In a five-hour display of skill and endurance, two American astronauts today overcame one setback after another to salvage a stray satellite and wrestle it into the cargo bay of the space shuttle Discovery.

Astronauts Joseph P. Allen and Dale A. Gardner first used their arms and hands to push the satellite Palapa out of orbit and into Discovery's cargo bay, then used tools and brute force to fasten it to the spaceliner's deck.

After today's ordeal -- almost certainly the most demanding spacewalk in history -- Allen and Gardner will rest a day and then try on Wednesday to retrieve a second errant satellite.

"I don't know how it looked to you guys down on the ground but all that manhandling you saw was not a piece of cake," Gardner said when he and Allen were back inside the cabin and had their spacesuits off. "We did it, and we could do it again, but we don't think it's the way to go."

To the people who built the satellite and the underwriters who insured it against loss, the rescue of the $35 million satellite was remarkable.

"We're ecstatic," said David J. Braverman, associate manager of commercial systems for Hughes Aircraft Corp., which built the Palapa satellite for Indonesia. "We're absolutely astounded by what those two guys did."

"Their job was remarkable by any standard," said Steven Merrett, chairman of Merrett Syndicates Ltd., the British firm that led a consortium of underwriters. "These heroic American astronauts provided the highest drama today I can think of."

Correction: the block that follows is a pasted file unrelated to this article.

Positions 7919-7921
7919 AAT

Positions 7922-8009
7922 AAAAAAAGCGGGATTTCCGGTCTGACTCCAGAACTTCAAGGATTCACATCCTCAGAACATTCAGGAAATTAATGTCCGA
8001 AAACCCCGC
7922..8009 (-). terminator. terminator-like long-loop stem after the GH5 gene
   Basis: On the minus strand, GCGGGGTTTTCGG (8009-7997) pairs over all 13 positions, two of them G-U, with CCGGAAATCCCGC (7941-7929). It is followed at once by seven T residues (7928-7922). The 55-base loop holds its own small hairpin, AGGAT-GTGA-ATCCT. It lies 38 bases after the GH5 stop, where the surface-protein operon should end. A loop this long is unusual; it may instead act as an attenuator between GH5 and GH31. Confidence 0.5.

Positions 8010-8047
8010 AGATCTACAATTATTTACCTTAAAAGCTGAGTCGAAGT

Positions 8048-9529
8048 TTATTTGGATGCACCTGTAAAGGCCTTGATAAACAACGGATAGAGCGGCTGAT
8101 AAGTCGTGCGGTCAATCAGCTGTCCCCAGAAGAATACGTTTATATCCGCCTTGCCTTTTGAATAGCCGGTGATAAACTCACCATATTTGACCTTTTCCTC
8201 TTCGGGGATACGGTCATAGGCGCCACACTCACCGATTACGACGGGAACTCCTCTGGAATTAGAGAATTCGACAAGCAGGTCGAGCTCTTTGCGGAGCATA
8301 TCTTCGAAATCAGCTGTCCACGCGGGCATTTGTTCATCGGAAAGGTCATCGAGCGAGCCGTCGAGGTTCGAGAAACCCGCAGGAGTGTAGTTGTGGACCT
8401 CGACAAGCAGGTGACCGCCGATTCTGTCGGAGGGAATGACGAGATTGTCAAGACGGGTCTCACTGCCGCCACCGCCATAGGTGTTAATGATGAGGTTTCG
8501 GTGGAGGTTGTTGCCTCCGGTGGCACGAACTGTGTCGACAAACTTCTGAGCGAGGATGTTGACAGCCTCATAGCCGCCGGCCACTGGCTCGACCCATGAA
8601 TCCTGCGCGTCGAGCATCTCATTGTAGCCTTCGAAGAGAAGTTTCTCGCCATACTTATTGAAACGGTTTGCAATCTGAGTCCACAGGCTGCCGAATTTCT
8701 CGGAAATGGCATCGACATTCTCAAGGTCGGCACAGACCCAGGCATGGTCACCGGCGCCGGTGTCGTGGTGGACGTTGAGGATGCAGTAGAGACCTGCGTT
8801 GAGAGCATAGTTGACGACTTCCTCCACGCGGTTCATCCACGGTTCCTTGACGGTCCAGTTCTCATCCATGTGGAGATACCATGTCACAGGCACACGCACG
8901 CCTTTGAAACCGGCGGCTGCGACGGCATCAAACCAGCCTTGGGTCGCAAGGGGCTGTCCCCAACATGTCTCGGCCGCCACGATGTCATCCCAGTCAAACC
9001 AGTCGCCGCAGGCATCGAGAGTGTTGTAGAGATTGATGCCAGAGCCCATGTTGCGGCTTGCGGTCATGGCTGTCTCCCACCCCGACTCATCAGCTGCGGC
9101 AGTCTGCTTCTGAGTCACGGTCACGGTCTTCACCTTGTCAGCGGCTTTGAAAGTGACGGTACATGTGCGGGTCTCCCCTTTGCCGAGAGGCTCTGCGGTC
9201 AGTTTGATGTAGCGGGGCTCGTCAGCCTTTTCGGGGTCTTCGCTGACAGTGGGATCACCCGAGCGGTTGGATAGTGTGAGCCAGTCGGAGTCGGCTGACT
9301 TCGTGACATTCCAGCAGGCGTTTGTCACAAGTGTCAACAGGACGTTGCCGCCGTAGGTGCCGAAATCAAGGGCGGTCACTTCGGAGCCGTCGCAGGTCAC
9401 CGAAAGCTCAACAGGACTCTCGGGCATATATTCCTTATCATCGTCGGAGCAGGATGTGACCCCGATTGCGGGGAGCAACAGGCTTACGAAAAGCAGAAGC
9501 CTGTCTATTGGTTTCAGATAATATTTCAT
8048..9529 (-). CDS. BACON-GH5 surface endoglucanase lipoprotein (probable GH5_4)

What made a demanding assignment even more so was the early inability of the two astronauts to fasten a metal A-frame to one end of the satellite because of a piece of metal protruding one-eighth inch too far. That failure gave Discovery's mechanical arm nothing to grab onto to steady the satellite while the astronauts attached a second A-frame that would secure it in the cargo bay.

But the day had begun as if the first space salvage operation ever tried might be little more than a cakewalk.

Early in the morning, Discovery commander Frederick H. Hauck and pilot David M. Walker flew the spaceliner to within 35 feet of the slowly spinning satellite.

"Oh, my goodness, look at that," Allen said. Exclaimed Gardner: "Holy smoke, look at that satellite."